OPSEC, also known as Operational Security, is the principle that we, as Army wives and Army family members, should all abide by when talking about our soldiers. If you’ve been on any military related message board on the internet, you have more than likely seen a warning to be sure to practice OPSEC. This means protecting the information you know about your soldier and his unit.
Generally, it means that you should not give out the following:
- Your soldier’s exact location overseas
- Any information on troop movements – this includes any movement while they are deployed and in transit to/from theater (including R&R). Do not ever give dates or times.
- Any information on weapons systems, how they train or numbers – for this reason, many pictures from overseas can easily violate OPSEC
If your soldier is in a special operations unit, the OPSEC guidelines can be stricter. You may not be able to say he is deployed at all much less where he is. His unit and/or FRG should provide the OPSEC guidelines for these situations.
Always abide by the rules set forth by his unit. Just because it is on the news does not mean that you can talk about the issue. By talking about it, you are only verifying the information.
My soldier is deployed in support of Iraqi Freedom or Enduring Freedom
My soldier is in XYZ Unit and is stationed at ABC Camp in XXX city in Iraq.
Give only general locations IF his unit allows it. The above incorrect statement is entirely too much information.
My soldier’s unit is returning from deployment and flying into XYZ Airport at 8pm next Thursday.
Never give dates or times for troop movements. Keep in mind that “next Thursday” is a date. This includes R&R dates as well as deployment and redeployment dates. Planes have been delayed for days or weeks because an excited family member made this information public.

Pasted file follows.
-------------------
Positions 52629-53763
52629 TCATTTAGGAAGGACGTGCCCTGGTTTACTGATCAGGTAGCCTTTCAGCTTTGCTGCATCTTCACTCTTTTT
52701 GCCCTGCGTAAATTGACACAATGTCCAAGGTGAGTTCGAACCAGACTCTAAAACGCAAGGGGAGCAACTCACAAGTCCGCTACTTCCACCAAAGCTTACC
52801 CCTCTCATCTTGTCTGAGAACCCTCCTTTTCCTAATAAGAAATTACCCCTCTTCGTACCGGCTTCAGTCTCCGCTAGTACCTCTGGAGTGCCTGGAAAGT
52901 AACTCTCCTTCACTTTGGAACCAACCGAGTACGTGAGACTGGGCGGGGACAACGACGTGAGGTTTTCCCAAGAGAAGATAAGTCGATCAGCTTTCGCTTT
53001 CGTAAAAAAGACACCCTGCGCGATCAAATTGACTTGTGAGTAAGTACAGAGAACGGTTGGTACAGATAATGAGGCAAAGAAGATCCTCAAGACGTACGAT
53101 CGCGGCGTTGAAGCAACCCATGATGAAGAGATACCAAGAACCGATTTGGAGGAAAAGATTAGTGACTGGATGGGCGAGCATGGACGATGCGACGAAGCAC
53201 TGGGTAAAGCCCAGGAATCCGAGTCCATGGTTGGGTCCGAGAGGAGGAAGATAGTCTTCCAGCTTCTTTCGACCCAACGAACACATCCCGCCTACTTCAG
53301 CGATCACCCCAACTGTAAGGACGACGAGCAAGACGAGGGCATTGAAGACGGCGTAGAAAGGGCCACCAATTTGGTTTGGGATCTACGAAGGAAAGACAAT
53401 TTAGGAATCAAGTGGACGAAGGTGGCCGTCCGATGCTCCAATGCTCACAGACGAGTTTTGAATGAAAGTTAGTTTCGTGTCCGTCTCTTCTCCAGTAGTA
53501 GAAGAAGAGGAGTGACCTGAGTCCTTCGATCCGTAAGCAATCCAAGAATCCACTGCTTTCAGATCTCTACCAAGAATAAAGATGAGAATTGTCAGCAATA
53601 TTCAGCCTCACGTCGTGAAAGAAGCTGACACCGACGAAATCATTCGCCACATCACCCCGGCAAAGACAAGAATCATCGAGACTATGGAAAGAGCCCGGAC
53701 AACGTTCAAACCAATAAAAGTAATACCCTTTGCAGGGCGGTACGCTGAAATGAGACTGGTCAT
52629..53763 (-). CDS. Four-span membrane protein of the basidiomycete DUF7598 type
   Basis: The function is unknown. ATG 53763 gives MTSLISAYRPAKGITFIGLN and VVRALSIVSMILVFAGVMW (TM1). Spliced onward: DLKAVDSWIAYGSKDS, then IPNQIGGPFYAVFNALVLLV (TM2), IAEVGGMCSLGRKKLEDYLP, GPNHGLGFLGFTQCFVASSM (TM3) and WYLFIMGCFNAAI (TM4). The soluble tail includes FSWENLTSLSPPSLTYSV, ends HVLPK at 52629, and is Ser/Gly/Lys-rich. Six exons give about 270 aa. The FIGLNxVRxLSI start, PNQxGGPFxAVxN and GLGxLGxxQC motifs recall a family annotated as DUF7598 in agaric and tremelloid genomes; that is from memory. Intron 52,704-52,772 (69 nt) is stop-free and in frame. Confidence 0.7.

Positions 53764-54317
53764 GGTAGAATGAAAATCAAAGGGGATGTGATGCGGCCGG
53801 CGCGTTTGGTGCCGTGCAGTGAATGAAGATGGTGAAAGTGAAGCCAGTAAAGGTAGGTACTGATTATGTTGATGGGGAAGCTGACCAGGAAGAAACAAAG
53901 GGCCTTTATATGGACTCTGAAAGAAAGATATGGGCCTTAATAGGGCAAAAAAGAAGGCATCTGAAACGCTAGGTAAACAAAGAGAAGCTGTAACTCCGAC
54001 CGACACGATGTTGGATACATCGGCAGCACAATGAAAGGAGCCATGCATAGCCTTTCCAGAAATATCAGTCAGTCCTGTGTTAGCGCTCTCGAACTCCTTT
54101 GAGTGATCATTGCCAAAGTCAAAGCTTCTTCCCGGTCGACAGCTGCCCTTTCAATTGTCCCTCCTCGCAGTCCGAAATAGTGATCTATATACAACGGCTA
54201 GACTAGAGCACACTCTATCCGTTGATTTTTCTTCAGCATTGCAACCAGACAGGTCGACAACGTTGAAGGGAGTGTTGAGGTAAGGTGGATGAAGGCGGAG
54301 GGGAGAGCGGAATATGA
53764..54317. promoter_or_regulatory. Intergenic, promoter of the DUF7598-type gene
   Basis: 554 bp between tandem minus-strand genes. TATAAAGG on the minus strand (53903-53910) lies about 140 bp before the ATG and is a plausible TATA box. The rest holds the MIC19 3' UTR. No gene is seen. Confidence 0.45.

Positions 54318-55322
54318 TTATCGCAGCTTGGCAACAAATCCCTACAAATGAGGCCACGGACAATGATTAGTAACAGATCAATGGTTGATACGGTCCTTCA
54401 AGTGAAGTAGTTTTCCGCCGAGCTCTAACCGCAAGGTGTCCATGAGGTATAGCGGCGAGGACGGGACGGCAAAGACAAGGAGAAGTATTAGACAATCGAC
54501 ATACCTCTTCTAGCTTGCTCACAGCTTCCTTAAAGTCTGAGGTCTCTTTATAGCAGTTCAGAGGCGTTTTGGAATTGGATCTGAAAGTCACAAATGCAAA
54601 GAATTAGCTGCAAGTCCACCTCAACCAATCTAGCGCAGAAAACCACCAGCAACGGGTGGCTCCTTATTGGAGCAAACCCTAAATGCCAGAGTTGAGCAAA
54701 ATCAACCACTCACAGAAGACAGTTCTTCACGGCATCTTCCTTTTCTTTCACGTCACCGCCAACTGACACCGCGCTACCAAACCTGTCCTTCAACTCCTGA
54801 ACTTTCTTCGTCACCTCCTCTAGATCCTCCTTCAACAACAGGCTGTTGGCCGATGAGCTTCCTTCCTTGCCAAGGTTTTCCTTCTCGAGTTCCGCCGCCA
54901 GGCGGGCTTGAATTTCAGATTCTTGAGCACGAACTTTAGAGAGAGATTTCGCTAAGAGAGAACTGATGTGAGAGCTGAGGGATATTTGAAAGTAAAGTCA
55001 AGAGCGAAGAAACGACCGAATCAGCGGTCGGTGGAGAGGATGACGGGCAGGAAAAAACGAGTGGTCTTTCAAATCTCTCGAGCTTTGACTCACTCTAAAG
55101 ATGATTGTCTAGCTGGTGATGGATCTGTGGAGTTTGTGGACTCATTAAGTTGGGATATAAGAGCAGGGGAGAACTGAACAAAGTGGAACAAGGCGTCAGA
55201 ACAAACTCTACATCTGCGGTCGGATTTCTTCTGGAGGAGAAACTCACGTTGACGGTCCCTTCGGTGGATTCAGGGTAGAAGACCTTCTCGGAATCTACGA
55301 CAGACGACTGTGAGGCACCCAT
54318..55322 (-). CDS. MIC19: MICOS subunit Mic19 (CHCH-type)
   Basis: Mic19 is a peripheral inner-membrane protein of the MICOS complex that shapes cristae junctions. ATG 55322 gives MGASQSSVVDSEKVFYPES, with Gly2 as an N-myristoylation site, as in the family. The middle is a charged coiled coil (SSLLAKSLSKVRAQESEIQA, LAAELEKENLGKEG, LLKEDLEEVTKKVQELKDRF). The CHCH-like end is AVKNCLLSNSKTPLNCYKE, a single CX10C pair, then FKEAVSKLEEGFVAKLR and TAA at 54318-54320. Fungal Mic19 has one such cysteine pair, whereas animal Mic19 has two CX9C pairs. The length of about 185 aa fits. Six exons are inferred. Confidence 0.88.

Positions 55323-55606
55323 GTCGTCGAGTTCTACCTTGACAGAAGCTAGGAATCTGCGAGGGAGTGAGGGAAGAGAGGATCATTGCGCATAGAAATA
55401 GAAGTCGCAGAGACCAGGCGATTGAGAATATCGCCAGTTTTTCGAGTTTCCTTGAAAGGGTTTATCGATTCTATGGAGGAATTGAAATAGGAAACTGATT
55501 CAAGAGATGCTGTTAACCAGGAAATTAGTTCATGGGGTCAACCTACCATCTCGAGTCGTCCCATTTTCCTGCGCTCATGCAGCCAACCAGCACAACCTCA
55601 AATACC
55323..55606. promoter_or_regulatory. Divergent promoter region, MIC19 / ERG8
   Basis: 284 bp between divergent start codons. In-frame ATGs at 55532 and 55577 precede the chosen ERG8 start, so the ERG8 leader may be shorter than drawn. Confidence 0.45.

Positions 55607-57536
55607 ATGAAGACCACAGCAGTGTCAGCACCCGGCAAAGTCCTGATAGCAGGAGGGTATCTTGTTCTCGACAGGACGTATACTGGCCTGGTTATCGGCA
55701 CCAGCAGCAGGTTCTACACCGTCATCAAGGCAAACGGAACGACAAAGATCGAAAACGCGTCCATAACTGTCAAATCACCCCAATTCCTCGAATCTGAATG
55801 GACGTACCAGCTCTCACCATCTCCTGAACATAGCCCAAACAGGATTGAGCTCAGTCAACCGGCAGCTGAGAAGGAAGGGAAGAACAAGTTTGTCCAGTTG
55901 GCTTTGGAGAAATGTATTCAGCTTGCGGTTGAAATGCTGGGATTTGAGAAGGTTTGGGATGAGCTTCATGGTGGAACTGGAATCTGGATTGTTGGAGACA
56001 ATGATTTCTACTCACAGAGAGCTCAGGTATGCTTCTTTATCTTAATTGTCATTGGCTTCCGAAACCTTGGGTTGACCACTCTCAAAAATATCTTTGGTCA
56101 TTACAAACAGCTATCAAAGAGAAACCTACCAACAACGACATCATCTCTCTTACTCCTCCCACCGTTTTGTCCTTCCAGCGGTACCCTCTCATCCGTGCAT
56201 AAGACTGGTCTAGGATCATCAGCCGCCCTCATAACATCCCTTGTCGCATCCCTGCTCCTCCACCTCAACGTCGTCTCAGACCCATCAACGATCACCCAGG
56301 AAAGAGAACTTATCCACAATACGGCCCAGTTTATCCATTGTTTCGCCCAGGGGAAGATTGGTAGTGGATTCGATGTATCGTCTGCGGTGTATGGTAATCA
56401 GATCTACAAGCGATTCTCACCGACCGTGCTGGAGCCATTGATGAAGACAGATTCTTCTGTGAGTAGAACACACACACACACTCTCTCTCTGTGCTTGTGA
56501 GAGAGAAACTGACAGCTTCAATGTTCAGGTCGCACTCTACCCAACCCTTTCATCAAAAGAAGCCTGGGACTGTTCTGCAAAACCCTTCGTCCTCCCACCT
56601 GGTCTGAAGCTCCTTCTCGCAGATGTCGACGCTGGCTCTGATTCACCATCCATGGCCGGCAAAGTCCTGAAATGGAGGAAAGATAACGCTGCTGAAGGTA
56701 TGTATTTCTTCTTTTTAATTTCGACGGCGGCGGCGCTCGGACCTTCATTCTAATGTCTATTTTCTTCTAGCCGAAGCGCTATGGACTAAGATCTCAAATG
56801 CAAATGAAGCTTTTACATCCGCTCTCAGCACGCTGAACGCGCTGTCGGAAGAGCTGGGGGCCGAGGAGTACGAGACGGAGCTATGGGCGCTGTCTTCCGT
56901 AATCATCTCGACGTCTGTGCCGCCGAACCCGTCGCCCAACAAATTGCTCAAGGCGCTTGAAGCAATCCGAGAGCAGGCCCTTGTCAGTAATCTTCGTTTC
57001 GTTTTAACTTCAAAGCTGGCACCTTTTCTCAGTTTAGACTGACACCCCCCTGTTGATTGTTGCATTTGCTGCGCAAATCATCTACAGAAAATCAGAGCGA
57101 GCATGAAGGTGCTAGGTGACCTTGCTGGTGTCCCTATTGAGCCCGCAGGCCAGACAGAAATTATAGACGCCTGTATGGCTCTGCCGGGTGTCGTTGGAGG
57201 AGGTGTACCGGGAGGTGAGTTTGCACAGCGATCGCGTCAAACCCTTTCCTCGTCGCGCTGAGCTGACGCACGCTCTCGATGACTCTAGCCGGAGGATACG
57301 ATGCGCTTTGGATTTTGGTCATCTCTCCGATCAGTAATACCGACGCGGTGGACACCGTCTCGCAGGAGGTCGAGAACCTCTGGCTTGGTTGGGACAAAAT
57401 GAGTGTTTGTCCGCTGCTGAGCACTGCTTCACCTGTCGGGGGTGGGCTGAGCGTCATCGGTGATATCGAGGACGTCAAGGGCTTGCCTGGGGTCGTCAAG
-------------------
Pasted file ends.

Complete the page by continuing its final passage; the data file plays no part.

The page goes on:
Please pray for my soldier. He called today and told me he is going out on a very dangerous mission tonight. They will be gone for three days and I’m very worried about him.
When our soldiers are in dangerous situations, it is natural to want to reach out to others. But the above statement puts your soldier and his unit in danger. You could have very well just alerted the enemy about their mission.
It is important to realize that putting together the bits and pieces needed to create the larger picture can be amazingly simple on the internet. Many mistakenly believe that if they don’t talk about it all at once, the information is safe. This is wrong and dangerous to assume.
The internet is a wonderful tool but in regards to our military, it is a very dangerous one as well. It takes only minutes of searching online to find enough pieces of information that could potentially endanger our soldiers.
Many family members like to use deployment tickers to count down their soldier’s deployment. Never have a ticker that shows XX days until he returns. If you must have a ticker, then have one with the amount of time he has been gone. Although it is best to not have this type of ticker at all.
Finally, for your own personal safety, be very aware of what you are putting on the internet or saying in conversations in public. With the internet, it is not difficult to track down an address and phone number. Do not make yourself a target by letting the world know that your husband is deployed.
PERSEC is also known as personal security. Like OPSEC, this involves guarding the information that you know. Do not give out your soldier’s name along with rank. This includes blacking out his name tape and rank in pictures. If he is in a special operations unit, you should also black out any unit affiliation.
Be vague about your personal information as an Army wife or Army family member on the internet. This is plain common sense in just every day life – regardless of if your family member is in the military.
The old saying loose lips sink ships still holds true today. Keep your soldier, your family and his unit safe by keeping the information you know to yourself. You never know who is lurking and gathering information on message boards, MySpace pages, Facebook, Twitter and other online profiles. Better safe than sorry!